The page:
I saw this book at Chapters one day and was drawn in by that absolutely gorgeous cover. And then I read the back of the book and found out what it was about. Being uncertain that I would like the book or not, I decided to wait until my library had it so then I’d be able to read it without feeling like I wasted my own money, as that tends to happen. — I don’t normally go for the parallel universe type books anyway, so when I saw that the library did have the book, I was once again intrigued. Continue reading

Nemesis, by Anna Banks | Book Review #214

THIS REVIEW CONTAINS SPOILERS.

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27414431Princess Sepora of Serubel is the last Forger in all the five kingdoms. The spectorium she creates provides energy for all, but now her father has found a way to weaponize it, and his intentions to incite war force her to flee his grasp. She escapes across enemy lines into the kingdom of Theoria, but her plans to hide are thwarted when she is captured and placed in the young king’s servitude.

Tarik has just taken over rulership of Theoria, and must now face a new plague sweeping through his kingdom and killing his citizens. The last thing he needs is a troublesome servant vying for his attention. But Mistress Sepora will not be ignored. When the two finally meet face-to-face, they form an unlikely bond that complicates life in ways neither of them could have imagined.

Sepora’s gift may be able to save Tarik’s kingdom. But should she risk exposing herself and her growing feelings for her nemesis?


Trigger Warning: Slavery

Nemesis is the first book in the Nemesis series by Anna Banks. — I’ve read and loved Banks’ Syrena Trilogy, in the past so when I heard that Banks was coming out with another story, I was looking forward to the book. Even if it sounded a little fishy (no pun intended).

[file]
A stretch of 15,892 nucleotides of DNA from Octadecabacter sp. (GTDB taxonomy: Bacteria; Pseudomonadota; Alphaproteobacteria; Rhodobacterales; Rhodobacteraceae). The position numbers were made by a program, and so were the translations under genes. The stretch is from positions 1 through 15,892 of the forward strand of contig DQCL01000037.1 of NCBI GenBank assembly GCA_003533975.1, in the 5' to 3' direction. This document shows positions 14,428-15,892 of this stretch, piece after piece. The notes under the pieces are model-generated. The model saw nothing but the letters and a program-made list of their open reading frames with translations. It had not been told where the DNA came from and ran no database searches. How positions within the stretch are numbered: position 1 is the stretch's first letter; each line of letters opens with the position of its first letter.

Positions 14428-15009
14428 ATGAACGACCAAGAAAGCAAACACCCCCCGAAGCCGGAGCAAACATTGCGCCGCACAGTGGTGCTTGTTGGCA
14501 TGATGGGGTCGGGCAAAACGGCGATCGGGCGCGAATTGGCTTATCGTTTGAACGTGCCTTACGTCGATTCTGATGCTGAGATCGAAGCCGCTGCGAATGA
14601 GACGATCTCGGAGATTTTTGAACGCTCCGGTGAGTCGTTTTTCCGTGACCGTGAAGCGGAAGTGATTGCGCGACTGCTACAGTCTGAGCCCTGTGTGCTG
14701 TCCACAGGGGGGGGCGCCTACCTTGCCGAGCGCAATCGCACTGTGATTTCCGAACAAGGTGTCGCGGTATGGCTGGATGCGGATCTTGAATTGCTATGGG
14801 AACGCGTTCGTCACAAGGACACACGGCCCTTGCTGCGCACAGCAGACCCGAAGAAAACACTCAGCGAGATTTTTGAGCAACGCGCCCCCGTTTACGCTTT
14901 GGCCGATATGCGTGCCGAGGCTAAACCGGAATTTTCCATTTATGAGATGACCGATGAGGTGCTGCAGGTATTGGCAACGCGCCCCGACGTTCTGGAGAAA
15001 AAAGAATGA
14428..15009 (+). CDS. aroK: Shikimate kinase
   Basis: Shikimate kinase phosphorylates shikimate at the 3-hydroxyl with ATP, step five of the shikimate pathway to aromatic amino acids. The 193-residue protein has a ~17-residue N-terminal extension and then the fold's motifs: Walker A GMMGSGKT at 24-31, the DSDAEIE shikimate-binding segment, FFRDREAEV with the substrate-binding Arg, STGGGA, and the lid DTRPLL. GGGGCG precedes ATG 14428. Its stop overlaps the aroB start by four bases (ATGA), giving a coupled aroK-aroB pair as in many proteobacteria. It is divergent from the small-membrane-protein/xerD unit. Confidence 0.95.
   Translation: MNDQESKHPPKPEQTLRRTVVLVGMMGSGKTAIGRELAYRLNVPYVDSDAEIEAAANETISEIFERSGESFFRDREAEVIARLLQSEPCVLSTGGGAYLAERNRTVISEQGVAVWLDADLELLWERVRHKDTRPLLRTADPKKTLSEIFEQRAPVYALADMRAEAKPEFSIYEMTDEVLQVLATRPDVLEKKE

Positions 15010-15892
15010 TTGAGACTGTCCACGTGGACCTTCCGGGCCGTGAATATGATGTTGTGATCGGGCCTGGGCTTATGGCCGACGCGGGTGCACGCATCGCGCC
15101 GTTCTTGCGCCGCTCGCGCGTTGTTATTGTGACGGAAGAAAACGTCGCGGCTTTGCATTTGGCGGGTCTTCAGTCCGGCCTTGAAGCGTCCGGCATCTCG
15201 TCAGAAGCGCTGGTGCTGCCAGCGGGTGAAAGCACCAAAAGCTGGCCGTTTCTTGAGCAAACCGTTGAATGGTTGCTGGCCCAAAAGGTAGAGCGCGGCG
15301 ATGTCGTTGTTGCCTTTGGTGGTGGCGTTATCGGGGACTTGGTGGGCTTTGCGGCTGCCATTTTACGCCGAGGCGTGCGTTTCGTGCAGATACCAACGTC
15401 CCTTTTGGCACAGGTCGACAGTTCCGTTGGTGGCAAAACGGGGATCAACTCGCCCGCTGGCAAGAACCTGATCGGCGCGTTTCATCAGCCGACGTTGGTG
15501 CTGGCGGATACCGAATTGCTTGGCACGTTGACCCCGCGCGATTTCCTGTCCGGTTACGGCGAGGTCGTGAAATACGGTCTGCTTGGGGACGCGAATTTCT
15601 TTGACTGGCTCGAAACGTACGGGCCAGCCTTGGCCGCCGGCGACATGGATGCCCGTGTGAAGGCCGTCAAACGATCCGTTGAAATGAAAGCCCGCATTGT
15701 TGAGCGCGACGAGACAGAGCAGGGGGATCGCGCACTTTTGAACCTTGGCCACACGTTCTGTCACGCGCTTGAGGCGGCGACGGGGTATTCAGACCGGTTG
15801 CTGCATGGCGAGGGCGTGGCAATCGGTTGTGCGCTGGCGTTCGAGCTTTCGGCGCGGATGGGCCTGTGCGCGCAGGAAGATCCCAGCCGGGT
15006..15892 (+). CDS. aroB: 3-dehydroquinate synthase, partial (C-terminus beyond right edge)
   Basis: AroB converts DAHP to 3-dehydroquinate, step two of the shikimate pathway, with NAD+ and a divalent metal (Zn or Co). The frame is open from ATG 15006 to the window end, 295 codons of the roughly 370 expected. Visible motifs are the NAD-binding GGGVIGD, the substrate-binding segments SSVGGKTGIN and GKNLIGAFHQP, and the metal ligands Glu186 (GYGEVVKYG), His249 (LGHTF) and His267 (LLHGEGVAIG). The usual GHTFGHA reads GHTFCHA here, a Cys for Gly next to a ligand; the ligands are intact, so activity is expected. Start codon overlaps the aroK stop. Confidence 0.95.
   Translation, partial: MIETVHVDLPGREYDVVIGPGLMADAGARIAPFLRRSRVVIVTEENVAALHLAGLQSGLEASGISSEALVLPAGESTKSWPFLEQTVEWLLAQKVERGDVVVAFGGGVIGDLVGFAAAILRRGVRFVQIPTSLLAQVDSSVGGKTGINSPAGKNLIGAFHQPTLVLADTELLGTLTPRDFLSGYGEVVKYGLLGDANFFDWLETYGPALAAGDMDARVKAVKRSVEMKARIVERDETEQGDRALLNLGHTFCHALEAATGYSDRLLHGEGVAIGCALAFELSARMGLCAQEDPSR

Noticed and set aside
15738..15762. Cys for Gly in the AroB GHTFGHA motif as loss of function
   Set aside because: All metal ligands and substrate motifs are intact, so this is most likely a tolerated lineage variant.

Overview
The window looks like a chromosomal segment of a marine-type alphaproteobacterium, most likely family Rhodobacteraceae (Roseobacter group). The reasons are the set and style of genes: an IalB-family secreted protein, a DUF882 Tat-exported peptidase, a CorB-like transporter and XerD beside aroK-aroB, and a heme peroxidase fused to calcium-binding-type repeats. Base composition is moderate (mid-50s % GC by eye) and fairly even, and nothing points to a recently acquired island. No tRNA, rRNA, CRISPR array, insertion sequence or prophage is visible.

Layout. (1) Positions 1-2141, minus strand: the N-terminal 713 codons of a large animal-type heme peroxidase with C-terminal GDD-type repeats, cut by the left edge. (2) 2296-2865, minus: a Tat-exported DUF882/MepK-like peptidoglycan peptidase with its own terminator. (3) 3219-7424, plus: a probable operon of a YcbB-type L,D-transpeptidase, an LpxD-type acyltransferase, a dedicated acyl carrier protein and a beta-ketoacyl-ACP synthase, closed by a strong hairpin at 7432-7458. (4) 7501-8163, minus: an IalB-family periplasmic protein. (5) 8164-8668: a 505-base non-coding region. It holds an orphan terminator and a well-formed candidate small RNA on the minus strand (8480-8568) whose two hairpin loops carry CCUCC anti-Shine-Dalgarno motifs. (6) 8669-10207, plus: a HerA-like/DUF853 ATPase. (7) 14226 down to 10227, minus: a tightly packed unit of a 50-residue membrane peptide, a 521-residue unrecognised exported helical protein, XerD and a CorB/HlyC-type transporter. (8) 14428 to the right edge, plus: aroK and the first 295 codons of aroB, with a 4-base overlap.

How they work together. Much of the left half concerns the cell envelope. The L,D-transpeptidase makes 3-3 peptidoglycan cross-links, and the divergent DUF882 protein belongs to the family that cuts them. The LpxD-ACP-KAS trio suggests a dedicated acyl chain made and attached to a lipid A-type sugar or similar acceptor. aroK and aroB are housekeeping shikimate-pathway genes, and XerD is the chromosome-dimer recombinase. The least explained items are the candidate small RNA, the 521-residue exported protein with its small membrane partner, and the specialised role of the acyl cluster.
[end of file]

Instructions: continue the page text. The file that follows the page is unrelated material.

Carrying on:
Overall, I enjoyed reading Nemesis. I like how the story was set up, but there could have been more details that could have been talked about. There’s some history that wasn’t talked about that could have made the story more interesting. — However, the fantasy element of this book is well described and talked about. I especially liked how when the scenery and surroundings were spoken of as well. I could feel as if I were actually there with the characters.

All of the characters were interesting, and I didn’t find any fault with them. All characters, in my opinion were well thought through and I enjoyed reading from both Sepora’s view point, as well as Tarik’s point of view.

The ending of the book could have been held up better. The story takes a turn at about the 90% mark. The ending kind of makes sense, since it happened, but I truly feel like the ending to Nemesis was that of a quick wrap-up, to just “end the novel already!!”

I read Nemesis for the Fantasy element of the book. And while I really enjoyed reading about winged serpents, and huge canines, that’s pretty much the extent of the Fantasy element. Aside from Sepora being able to Forge, and a spoiler.

SPOILERS AHEAD!

Continue reading